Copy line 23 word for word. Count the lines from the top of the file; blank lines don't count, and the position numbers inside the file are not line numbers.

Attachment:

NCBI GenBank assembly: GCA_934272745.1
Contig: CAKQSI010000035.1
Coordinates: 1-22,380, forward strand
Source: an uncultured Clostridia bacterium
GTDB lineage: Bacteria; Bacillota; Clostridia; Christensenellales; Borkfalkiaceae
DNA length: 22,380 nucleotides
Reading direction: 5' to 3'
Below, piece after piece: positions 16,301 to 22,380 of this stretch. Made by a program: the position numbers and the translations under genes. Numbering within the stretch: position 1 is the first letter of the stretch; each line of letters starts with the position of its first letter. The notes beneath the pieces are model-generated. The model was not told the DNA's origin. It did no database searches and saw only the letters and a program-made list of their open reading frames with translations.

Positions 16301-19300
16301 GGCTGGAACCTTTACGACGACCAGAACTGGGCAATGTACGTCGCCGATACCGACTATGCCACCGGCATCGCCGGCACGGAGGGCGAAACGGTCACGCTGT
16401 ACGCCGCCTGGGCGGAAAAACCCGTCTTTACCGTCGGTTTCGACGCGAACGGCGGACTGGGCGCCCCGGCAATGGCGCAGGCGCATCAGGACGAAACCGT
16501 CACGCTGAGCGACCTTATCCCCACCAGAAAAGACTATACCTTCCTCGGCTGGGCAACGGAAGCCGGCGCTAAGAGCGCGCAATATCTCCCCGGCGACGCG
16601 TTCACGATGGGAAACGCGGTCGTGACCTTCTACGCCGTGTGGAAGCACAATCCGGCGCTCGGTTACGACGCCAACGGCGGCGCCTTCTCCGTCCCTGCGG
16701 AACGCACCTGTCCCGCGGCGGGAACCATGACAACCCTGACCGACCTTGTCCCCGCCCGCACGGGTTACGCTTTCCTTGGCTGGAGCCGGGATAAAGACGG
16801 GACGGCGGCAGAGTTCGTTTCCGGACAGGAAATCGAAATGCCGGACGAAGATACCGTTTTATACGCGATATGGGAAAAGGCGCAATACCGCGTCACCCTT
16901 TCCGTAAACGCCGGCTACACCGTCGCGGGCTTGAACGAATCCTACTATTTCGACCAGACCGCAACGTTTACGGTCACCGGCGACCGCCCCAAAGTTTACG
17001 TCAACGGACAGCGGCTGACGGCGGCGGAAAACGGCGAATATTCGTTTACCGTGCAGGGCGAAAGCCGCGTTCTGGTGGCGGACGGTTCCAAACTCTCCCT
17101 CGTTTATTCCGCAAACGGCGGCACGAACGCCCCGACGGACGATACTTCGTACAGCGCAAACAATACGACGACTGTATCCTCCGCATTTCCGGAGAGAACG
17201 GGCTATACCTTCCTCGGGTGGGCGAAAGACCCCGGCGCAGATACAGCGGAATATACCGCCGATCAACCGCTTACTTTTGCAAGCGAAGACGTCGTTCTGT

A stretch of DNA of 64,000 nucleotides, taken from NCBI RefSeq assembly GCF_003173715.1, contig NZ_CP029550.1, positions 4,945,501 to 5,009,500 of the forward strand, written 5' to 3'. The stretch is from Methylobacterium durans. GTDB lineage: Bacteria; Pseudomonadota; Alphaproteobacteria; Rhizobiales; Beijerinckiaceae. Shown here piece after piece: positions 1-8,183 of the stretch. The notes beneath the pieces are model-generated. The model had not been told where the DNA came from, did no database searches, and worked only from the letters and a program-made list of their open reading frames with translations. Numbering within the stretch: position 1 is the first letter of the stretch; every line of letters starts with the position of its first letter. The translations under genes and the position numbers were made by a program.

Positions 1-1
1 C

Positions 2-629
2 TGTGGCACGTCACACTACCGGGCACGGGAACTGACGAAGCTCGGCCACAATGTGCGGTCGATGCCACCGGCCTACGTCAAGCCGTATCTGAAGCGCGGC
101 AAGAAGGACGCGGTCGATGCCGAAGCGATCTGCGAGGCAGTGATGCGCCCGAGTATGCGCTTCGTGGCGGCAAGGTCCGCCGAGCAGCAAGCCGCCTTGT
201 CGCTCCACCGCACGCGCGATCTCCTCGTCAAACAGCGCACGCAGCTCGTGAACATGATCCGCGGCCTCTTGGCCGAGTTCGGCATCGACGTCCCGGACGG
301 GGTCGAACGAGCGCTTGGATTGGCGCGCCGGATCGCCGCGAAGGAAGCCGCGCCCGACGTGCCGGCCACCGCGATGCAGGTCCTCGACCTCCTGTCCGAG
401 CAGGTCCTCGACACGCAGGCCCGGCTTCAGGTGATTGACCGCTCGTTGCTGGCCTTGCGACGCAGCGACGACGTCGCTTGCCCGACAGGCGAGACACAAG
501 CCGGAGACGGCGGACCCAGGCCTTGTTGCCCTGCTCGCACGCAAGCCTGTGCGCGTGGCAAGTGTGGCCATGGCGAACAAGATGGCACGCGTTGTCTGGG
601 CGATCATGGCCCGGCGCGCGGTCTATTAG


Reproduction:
Positions 2-629